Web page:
The film also seems to miss the point about Andy being a kid that is sort of isolated. While he starts out that way in this movie, he quickly makes friends and has a whole posse that he runs around with. In the original, Andy’s attachment to Chucky seemed more real and organic because he was a really lonely kid and because Chucky was actually a human being that knew how to pull Andy’s emotional strings.
Being an Aubrey Plaza fan, I did want to give the film an honest shot because she was in it and I’d like to think that she wouldn’t have done the film if the script was shit. While I enjoy her in this, as I do almost every role she’s played, it’s not enough to salvage the whole picture.
But I also thought that the majority of the cast was solid, despite the film being a mess.
Now the picture did give us some good horror kills with standard slasher level gore but none of the kills were great or anything all that original, except the death by robot Uber but even then, Chucky had to crawl into the car to finish the job.
Honestly, the only thing I truly thought was promising about the film was the concept of a corrupted A.I. turning a doll into a killer that could use your own devices and technology against you. The concept was ruined by having it forced into a pointless reboot instead of being its own fully realized idea that could’ve stood up proudly. But what we got was a kernel of an idea propped up by a now bastardized franchise that was once beloved.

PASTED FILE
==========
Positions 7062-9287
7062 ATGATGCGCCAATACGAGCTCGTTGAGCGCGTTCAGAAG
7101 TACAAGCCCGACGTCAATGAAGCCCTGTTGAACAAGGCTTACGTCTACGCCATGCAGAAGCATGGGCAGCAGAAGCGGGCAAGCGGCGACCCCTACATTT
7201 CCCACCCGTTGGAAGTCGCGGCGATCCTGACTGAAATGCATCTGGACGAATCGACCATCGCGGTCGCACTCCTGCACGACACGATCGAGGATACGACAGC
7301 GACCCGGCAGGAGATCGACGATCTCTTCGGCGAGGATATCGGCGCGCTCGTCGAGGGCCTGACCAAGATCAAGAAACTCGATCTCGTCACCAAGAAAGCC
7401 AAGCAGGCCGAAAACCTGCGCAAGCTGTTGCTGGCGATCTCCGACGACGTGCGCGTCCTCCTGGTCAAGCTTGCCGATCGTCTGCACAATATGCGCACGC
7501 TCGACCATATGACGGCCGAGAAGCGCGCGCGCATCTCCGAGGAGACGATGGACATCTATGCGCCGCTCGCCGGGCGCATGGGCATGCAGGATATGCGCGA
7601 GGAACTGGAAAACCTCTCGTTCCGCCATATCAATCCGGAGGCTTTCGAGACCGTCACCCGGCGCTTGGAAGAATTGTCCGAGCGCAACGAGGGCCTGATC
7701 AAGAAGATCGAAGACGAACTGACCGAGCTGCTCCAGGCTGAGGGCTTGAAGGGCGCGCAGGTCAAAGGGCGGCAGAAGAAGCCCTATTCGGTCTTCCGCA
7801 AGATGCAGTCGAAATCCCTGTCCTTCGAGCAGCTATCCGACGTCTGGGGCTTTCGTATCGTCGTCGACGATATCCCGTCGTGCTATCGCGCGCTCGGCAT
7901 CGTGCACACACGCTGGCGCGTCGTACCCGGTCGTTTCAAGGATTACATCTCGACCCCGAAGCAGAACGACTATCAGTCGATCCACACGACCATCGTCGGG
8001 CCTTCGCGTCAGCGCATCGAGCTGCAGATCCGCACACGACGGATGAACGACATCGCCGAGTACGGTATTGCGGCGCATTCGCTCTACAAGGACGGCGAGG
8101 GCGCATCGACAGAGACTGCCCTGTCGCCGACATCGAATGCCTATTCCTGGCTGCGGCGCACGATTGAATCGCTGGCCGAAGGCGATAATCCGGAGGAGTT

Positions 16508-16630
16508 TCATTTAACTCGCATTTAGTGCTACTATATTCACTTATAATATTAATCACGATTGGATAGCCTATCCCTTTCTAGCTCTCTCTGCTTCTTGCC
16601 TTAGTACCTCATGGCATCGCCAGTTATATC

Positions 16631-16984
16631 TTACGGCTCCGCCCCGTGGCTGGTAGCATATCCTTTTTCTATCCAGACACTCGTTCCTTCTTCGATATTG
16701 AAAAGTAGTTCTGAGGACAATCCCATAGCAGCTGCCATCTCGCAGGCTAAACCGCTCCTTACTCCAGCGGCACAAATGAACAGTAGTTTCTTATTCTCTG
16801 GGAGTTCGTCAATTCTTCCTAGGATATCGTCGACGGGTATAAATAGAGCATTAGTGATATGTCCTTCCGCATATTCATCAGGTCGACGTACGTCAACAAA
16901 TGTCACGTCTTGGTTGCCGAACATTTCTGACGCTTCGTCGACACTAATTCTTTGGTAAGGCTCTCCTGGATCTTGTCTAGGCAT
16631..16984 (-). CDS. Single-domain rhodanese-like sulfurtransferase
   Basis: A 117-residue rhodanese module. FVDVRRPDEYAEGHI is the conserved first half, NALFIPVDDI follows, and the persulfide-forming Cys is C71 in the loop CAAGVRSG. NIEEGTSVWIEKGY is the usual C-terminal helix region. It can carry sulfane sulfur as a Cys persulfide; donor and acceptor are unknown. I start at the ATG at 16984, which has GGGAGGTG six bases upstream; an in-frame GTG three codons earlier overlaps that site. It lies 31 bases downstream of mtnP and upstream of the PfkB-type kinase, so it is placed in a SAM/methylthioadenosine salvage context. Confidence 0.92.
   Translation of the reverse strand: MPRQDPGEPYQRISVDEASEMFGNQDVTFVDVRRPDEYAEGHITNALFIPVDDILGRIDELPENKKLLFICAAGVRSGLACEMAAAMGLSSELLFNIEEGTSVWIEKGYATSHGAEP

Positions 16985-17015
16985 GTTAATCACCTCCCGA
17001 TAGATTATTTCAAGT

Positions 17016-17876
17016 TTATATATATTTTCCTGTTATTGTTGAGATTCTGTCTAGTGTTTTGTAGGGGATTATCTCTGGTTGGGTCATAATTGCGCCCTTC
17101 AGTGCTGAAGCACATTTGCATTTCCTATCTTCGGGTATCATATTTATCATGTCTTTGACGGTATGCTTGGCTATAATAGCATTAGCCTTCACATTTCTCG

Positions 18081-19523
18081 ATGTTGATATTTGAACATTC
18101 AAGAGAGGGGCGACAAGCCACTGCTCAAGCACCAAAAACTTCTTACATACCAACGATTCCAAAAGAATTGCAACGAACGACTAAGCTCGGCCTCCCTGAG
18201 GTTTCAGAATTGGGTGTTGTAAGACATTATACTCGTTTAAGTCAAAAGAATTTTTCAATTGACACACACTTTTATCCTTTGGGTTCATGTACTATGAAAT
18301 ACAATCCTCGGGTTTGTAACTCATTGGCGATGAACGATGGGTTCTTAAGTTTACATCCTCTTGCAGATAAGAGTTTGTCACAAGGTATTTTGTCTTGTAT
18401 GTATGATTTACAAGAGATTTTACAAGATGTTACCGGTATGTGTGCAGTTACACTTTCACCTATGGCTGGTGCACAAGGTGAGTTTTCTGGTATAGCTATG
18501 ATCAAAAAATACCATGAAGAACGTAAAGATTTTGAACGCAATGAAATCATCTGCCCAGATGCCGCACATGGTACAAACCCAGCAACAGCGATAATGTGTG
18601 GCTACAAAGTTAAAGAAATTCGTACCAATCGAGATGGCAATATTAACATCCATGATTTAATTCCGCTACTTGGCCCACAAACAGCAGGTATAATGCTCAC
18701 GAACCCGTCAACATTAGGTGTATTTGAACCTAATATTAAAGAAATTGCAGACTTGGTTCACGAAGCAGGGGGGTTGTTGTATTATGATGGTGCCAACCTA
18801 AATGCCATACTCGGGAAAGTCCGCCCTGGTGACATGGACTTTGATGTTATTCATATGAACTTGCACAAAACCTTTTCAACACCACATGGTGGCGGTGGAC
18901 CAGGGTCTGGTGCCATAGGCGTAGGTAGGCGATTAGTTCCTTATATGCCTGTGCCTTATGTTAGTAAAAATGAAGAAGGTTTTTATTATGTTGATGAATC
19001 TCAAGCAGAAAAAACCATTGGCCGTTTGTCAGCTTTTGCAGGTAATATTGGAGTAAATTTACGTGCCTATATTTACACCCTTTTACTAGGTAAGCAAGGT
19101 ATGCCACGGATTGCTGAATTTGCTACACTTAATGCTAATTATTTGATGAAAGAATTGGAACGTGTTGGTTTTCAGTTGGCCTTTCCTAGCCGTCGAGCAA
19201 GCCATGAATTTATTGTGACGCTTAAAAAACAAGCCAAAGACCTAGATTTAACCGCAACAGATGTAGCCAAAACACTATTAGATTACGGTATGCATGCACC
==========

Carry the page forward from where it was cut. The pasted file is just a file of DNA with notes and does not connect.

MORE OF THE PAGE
Rating: 5/10 Pairs well with: the original, superior films.
Also known as: Child’s Play 6 (working title) Release Date: August 2nd, 2013 (Fantasia International Film Festival) Directed by: Don Mancini Written by: Don Mancini Based on: characters by Don Mancini Music by: Joseph LoDuca Cast: Fiona Dourif, Danielle Bisutti, Brennan Elliott, Maitland McConnell, Chantal Quesnel, Summer H. Howell, A Martinez, Brad Dourif, Jennifer Tilly (cameo), Alex Vincent (cameo)
“25 years. Since then a lot of families have come and gone; the Barclays, the Kincaids, the Tillys. But you know Nica, your family was always my favorite. And now, you’re the last one standing… So to speak! [laughs manically, then glares down at Nica]” – Chucky
This came out after a long break from Child’s Play films. The later sequels: Bride of Chucky and Seed of Chucky got so humorous and weird that the darker spirit of the franchise was gone and the films sort of became parodies of themselves.
Curse of Chucky did a pretty decent job at correcting the tone, as Chucky, while still humorous because he always has been, is much scarier, more evil and also back to being more patient in how he reveals himself to his victims.
The one thing that this picture does really well is suspense. It’s a slow build until we really get to see Chucky at his murderous best. Sure, he kills and at first glance, it might suck that these heinous acts aren’t captured on film as they happen but the wait is worth the payoff, as once Chucky reveals himself to one of the main characters, shit truly hits the fan.